The Food Journal and Food, Nutrition & Science

An alliance between The Lempert Report and The Center for Food Integrity

Corn and Soybeans

Corn and Soybeans

From the Farmer's Tractor

September 24, 2013

Earl Bahler, 73, grew up on his family-run Bahler Farms in Central Illinois. Earl’s brother Carlos currently runs the farm, which grows corn and soybeans on 680 acres of farmland. Earl returns to the farm annually for planting and harvesting with his extended family.

How did you get into farming?  

I’m not farming right now and currently live in New York. But I grew up in a little town in Central Illinois on my family farm, and so until I left the Midwest, I was continuously on the farm, and I continue to go back. 

The farm that I grew up on was a typical family farm – and what that means is that in the 1950s and the 60s, the family farm was typically 160 acres (we had 240), and it was diversified. Everybody in the family was involved and there were chickens, pigs, cows, beef cattle, corn soybeans, oats, hay, silage and so on. Since then, it’s evolved to where things are highly specialized, so the farm today has no animals. 

I got involved because I was born on farm. These days it’s very hard for people who are not from a farm to become farmers. The price of entry just to buy the machinery, the land, and the seeds and crops – it’s very costly.

There were five kids in my family. I am the oldest and my brother Carlos is the youngest. Carlos started farming first with my father, and now Carlos runs the farm on his own. He’s been farming it with a helper, and I go out to help every year.

How have your farming practices changed over the last 10 years?

Farming for us hasn’t changed that much in the last 10 years but over the last 20 or 25 years, it’s changed in two important ways. One is that farms have become specialized. Beef cattle, for example, are not raised in the Midwest anymore, and they are instead raised in the grasslands where they are born. Farms that used to have cattle now do corn and soybeans. Everything has gotten specialized. For miles around where our family farm is located, everybody raises two things: corn and soybeans. That’s it. A few farms near us raise dairy cows and provide the milk locally and regionally.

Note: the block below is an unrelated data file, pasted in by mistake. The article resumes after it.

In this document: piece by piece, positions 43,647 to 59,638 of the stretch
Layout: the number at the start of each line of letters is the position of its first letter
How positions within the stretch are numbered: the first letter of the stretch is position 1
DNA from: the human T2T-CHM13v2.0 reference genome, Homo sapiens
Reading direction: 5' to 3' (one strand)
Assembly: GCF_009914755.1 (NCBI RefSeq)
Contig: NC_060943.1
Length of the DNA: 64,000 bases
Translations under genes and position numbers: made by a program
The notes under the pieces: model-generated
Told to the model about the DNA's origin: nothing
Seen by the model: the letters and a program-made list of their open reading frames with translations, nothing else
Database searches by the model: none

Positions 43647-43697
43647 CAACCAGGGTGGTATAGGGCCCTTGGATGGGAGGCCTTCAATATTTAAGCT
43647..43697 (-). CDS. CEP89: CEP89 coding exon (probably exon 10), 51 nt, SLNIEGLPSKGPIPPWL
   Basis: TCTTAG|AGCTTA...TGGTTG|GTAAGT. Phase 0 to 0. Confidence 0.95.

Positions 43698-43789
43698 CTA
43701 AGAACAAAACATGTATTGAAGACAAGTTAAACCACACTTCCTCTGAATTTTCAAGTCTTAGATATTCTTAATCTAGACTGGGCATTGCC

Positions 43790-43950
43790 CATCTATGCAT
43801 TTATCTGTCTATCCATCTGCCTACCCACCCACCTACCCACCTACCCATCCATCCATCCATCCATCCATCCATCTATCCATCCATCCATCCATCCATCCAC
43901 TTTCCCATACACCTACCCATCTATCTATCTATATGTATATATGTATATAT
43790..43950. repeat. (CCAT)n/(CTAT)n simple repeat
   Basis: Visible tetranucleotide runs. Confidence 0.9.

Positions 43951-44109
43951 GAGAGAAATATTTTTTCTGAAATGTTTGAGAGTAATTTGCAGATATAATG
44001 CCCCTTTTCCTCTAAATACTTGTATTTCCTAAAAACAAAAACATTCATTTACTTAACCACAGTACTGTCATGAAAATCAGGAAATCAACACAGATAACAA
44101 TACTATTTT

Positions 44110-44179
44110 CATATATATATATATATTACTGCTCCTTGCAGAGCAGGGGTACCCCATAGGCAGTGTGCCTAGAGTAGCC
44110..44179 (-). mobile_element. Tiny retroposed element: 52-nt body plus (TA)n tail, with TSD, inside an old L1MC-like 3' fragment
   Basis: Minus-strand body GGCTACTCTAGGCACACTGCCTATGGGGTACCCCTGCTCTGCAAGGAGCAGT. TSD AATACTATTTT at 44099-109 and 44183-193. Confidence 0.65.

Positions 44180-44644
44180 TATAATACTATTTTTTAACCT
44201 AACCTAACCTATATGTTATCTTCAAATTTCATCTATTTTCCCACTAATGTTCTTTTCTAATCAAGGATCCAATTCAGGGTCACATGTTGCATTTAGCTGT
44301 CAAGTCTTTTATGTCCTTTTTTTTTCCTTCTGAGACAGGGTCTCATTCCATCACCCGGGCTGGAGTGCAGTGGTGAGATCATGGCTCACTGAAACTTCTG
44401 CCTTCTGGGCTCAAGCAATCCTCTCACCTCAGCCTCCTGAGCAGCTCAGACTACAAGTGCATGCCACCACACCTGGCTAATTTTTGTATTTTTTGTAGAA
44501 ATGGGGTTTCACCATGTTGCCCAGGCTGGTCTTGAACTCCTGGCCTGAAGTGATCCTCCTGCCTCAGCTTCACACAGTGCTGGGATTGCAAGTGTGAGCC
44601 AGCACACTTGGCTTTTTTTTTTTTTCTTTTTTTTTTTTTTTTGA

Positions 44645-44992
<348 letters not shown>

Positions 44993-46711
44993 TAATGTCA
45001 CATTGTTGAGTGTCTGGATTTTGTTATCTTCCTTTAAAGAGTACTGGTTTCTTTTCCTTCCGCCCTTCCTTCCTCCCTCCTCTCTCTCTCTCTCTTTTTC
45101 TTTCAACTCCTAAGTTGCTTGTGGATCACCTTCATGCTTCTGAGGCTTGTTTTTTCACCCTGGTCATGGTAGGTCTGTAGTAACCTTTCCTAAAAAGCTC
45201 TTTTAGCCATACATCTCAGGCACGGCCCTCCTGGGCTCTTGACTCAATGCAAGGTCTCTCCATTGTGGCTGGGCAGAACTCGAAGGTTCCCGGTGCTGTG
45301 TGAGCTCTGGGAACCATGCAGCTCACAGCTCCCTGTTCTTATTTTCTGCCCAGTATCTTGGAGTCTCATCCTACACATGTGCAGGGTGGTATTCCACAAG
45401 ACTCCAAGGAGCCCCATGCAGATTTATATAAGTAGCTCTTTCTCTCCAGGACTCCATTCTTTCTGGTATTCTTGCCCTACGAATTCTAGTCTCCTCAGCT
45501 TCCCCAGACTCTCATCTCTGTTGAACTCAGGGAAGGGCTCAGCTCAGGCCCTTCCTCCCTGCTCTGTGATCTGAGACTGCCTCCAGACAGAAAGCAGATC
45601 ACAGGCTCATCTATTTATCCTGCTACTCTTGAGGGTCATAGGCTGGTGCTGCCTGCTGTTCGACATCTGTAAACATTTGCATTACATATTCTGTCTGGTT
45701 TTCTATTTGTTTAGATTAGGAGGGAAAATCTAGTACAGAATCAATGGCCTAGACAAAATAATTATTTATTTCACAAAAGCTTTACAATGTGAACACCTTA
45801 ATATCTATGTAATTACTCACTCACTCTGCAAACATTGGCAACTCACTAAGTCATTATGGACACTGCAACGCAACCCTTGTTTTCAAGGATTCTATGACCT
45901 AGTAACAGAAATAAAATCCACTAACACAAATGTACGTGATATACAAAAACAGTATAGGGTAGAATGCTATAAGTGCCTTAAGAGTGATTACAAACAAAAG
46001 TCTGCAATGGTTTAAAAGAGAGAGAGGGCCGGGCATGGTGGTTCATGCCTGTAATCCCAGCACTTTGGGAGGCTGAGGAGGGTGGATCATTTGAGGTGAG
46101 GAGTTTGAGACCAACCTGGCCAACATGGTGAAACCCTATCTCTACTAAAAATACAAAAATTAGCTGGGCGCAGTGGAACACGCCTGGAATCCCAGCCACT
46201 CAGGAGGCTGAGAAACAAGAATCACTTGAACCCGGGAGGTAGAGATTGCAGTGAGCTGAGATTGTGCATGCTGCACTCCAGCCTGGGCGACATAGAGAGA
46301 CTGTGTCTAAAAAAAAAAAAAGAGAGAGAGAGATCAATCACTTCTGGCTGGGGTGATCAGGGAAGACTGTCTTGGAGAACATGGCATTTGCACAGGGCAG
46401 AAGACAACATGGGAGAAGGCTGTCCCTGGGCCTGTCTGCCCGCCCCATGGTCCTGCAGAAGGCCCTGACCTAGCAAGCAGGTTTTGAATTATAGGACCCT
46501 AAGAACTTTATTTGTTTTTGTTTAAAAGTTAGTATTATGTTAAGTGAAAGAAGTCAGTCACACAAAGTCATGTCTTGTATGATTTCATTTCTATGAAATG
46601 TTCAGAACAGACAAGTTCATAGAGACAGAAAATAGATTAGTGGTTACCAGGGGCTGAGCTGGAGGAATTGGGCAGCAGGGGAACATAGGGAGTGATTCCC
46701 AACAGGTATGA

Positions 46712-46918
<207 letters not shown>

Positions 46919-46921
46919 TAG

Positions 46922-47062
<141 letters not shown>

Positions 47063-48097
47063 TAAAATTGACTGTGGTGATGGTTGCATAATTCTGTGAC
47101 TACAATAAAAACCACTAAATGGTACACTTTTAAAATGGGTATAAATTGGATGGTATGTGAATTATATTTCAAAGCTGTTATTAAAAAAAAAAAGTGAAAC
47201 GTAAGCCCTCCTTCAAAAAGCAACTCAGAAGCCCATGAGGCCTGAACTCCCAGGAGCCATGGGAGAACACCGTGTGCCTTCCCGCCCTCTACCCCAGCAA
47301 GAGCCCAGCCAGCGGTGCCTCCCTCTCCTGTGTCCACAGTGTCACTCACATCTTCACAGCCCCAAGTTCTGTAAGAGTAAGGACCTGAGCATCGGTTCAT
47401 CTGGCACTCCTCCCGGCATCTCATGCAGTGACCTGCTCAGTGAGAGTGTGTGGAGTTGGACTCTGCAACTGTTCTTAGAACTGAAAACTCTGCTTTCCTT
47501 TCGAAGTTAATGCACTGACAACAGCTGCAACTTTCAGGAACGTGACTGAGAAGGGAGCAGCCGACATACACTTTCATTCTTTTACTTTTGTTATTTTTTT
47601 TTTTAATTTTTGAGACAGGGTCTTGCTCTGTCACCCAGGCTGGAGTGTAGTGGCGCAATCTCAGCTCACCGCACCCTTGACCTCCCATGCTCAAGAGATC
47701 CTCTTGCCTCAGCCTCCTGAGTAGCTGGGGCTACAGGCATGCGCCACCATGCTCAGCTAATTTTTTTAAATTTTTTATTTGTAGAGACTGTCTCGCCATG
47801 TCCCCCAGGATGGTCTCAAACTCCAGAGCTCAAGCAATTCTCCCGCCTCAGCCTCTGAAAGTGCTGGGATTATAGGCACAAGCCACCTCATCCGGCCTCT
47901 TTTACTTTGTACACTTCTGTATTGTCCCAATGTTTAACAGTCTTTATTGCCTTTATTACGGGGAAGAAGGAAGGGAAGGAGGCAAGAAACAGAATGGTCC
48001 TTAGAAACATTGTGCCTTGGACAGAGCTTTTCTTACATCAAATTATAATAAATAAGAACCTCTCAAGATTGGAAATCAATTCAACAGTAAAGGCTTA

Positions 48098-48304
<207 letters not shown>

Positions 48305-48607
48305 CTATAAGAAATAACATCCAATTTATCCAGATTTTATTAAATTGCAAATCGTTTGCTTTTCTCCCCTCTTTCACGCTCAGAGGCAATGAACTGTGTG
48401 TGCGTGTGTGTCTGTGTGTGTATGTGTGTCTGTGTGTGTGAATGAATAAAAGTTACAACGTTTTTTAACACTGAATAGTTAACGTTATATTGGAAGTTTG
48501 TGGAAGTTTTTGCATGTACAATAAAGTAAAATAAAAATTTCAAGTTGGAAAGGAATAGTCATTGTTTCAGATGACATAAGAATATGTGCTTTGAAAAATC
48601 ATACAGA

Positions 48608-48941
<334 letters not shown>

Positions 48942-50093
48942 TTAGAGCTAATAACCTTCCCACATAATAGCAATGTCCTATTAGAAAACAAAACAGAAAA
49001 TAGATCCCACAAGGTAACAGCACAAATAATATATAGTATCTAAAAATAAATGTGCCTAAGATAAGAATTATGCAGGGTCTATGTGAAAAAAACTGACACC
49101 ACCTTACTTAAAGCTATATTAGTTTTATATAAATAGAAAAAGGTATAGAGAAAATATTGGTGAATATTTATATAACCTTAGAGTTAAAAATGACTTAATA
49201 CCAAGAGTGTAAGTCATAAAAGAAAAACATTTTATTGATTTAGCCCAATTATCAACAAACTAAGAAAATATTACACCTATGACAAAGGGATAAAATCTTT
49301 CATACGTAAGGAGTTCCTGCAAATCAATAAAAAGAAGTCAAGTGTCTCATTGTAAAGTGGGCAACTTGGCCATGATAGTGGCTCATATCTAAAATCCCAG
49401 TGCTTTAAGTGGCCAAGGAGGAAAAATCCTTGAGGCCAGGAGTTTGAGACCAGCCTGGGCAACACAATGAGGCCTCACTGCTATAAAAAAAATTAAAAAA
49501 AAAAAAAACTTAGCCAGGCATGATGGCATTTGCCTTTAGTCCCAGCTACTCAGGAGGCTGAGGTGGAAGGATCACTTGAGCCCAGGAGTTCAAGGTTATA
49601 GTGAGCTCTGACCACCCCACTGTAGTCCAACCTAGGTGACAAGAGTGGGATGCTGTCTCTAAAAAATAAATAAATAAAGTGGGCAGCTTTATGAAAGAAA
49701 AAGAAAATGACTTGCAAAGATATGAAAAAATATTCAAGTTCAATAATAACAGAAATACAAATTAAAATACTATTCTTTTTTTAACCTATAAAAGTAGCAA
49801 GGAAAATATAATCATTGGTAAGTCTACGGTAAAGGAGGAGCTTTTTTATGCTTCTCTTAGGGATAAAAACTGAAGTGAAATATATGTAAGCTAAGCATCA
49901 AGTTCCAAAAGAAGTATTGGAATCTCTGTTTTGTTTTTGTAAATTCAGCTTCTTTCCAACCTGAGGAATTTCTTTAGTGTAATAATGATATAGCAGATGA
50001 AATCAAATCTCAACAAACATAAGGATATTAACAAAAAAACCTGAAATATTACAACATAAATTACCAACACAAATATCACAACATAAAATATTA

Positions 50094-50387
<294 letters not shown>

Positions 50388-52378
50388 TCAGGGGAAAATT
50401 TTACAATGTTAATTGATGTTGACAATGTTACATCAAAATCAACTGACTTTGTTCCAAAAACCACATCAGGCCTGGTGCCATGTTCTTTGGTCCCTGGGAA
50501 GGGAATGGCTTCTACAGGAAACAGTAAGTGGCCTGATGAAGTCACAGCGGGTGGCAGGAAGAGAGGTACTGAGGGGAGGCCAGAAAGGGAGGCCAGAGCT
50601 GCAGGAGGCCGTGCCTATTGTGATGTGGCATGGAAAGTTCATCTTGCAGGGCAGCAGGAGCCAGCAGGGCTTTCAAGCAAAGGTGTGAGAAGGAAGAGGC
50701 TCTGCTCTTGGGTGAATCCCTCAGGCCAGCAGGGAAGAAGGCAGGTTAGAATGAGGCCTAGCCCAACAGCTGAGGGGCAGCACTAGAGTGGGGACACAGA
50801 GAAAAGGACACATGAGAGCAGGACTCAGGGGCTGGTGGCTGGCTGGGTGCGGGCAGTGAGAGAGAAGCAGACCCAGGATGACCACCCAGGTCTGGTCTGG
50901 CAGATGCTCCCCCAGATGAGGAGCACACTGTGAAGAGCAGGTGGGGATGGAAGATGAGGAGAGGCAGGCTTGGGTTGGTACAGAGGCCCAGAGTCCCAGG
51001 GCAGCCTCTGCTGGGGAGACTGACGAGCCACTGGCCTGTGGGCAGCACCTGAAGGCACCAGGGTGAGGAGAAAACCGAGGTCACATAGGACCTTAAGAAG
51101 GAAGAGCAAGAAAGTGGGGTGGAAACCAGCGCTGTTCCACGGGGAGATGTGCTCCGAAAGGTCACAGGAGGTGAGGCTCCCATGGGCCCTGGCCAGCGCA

The second thing is that there has been a massive consolidation of farmland. When I was growing up, having 160 or 240 acres of farmland was typical. Now, these guys that raise corn and soybeans have put together all these little farms, so that the typical farmer instead has 1500 to 3000 acres of land. One farmer farms with giant machines and huge acreage. Our farm is a little smaller than the average, so we are a relatively small farm. If my brother decided to stop farming, I’m sure someone farming on a bigger operation would rent the land. 

How will farming evolve in the next five years?

I think the trend to consolidate is going to continue at least in the part of the country that I’m familiar with. The reason is that farm prices – prices for corn and soybeans – have tripled in the last dozen years. Revenue per acre is WAY up. The main reason is that these crops are the basis for beef grain, they are used to feed animals. And in many countries around the world their standards of living are going up, like in India and China, and their diets are changing. There is a huge increase in demand in the grain to feed these animals so these people can eat more meat.